Sports With Walter Moore


Johnson Does Well at HBCU Combine

Former Savannah State offensive lineman Michael Johnson represented himself and the university well at the HBCU Combine which took place April 9-10 on the campus of University of Alabama-Birmingham.

Of the 43 participants, Johnson’s 25 reps in the bench press was only beaten by South Carolina State’s Tyrell Goodwin who lift 225-pounds 34 times.

Johnson, who is a shade over 6-foot-5, weighed in at 323 pounds. While he did not participate in the 40 yard dash he did do the other events which included shuttle right (5.33), 3 cone (8.69), vertical jump (26 1/2) and broad jump (7’10).

According to one report, the Virginia native impressed scouts with his interior quickness and intelligence.

During the April 9 awards banquet, Johnson was presented the Dr Pappy Rose Leadership Award for his leadership and volunteering efforts.

Johnson volunteered over 300 hours at Georgia Rescue Rehabilitation & Relocation in Savannah, a nonprofit dedicated to rescuing dogs and cats. With his team, he also helped serve meals to the homeless and conducted litter cleanups during several of their community service activities.


Other HBCUs represented at the combine were Southern, Jackson State, Virginia State, North Carolina A&T, Benedict, Norfolk State, Morgan State, Hampton, Shaw, South Carolina State, Grambling State, Prairie View A&M, Alabama State, Alcorn State, Bethune-Cookman, St. Augustine’s, Livingstone,

North Carolina Central, Fayetteville State, Arkansas Pine Bluff and Florida A&M.

Former Savannah State defensive lineman Dwayne Carswell who finished his career at Delaware State was also invited to the combine but did not participate.

Golden Left His Mark At Savannah State

Elias Golden, who spent over two decades as the superintendent of grounds maintenance at Savannah State, died unexpectedly on April 12. He was 70.


Ervin Ogden, who was Golden’s co-worker and later his boss when he was promoted to the director of the physical plant at SSU, remembers him as being dedicated, professional, dependable and loyal to the physical plant department as well as Savannah State. “He was a excellent employee. He was concerned about making sure his work was done correctly,” states Ogden. “Golden was a loyal friend who you could trust,” he went on to add.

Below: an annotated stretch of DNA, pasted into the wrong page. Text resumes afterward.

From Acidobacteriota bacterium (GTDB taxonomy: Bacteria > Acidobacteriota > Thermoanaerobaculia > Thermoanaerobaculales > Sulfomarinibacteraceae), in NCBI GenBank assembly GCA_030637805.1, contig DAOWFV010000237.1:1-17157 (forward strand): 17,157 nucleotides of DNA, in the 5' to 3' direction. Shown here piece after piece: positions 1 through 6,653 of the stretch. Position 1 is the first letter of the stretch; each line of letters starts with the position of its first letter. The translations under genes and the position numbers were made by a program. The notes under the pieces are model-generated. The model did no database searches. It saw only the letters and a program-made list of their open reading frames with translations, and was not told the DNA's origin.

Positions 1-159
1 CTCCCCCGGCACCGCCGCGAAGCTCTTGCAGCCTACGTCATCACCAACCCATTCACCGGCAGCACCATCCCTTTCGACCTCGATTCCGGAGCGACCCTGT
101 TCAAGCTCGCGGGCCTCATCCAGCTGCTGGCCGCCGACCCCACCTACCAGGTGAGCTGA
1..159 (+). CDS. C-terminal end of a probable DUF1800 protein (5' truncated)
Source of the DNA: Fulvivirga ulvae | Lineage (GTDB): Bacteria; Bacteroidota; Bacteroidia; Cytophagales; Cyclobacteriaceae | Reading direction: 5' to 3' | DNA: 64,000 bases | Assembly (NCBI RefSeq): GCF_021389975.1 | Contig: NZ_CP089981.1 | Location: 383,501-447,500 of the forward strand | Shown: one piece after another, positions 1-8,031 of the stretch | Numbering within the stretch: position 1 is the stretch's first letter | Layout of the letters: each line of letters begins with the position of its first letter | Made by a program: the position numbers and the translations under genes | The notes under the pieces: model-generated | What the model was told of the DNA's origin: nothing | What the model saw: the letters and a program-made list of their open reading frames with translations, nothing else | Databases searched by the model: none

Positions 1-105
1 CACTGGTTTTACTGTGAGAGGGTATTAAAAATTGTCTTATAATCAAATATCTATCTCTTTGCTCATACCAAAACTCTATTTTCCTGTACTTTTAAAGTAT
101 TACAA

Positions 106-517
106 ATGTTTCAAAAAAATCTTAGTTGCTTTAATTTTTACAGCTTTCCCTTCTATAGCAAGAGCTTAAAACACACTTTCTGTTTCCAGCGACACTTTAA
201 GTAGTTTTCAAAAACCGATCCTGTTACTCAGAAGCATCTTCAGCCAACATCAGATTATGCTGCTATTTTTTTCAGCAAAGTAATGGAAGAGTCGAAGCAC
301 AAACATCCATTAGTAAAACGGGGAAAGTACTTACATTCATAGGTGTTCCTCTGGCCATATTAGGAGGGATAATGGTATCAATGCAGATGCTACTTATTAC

Golden was born in Tallahassee, Florida but grew up in Portsmouth, Virginia. After high school, he returned to Tallahassee to attend Florida A&M where he earned a degree in horticulture in 1973.

After working in Leon County, Golden relocated to Savannah and found work at Savannah State in the early 1980s.

Although his main duty was taking care of the campus landscape, Golden also maintained the athletic fields at the institution. His work was evident at SSU Homecomings when the football field at Theodore Wright Stadium would have a different design each year that was pleasing to alumni, coaches and athletes alike. Golden would make sure the design at mid-field would have the homecoming theme while the end zones would also be decorated in SSU colors.


“Great guy. Always helped any way he could,” said former SSU football coach Joe Crosby while Mary Ann Goldwire, a Savannah State alumnae and retiree, added “He always had a big smile to greet you and encouraging words. He loved his family and was a friend to many colleagues. He will be missed, but all the memories will remain in our hearts.”

Golden retired from Savannah State around 2006 and started his own landscaping business, ‘Struggling Brother’, and had clients in Savannah as well as the South Carolina lowcountry.

Graveside services were held for Golden on April 17 in the Greenwich section in Bonaventure Cemetery. Reflections were given by his son and one of his daughters as well as friends who made the trip from Tallahassee. The eulogy was done by Elder Charles O’Berry.

Tennessee State Hires Eddie George

Tennessee State has hired former Ohio State and Tennessee Titans great Eddie George as its next football coach, the school announced on April 13.

George played in Nashville, Tennessee, for the Tennessee Titans from 1996 to 2003 after a Hall of Fame career as a Heisman Trophy-winner for Ohio State. Tennessee State hopes that George will be able to not only bring notoriety but success for a program that hasn’t won the Ohio Valley Conference (OVC) since 1999 or qualified for the FCS Playoffs since 2013.

The 1995 Heisman Trophy winner signed a five-year contract through 2025 with an annual salary of $400,000. That contract also includes an incentive package that shall not exceed $100,000 annually.

Contract incentives include $20,000 if TSU wins the Ohio Valley Conference championship, $15,000 for each FCS playoff win, $35,000 for an FCS national championship and $15,000 for each coach of the year award George earns.

Academic incentives for George include $5,000 if the football team scores greater than 960 on the NCAA Academic Progress Rate and $10,000 for a score of 1,000.

George replaces Ron Reed who spent 11 seasons as the Tigers’ head football coach. Reed’s association with Tennessee State dates back to the mid-80s, when he was a star linebacker from 1984-88. He returned to the school as an associate head coach and defensive coordinator in 2003. He was named head coach six years later.

Despite his overall 58-61 record, Reed achieved a lot during his time at TSU which include coaching nearly 40 All-Americans and more than 70 All-OVC selections.

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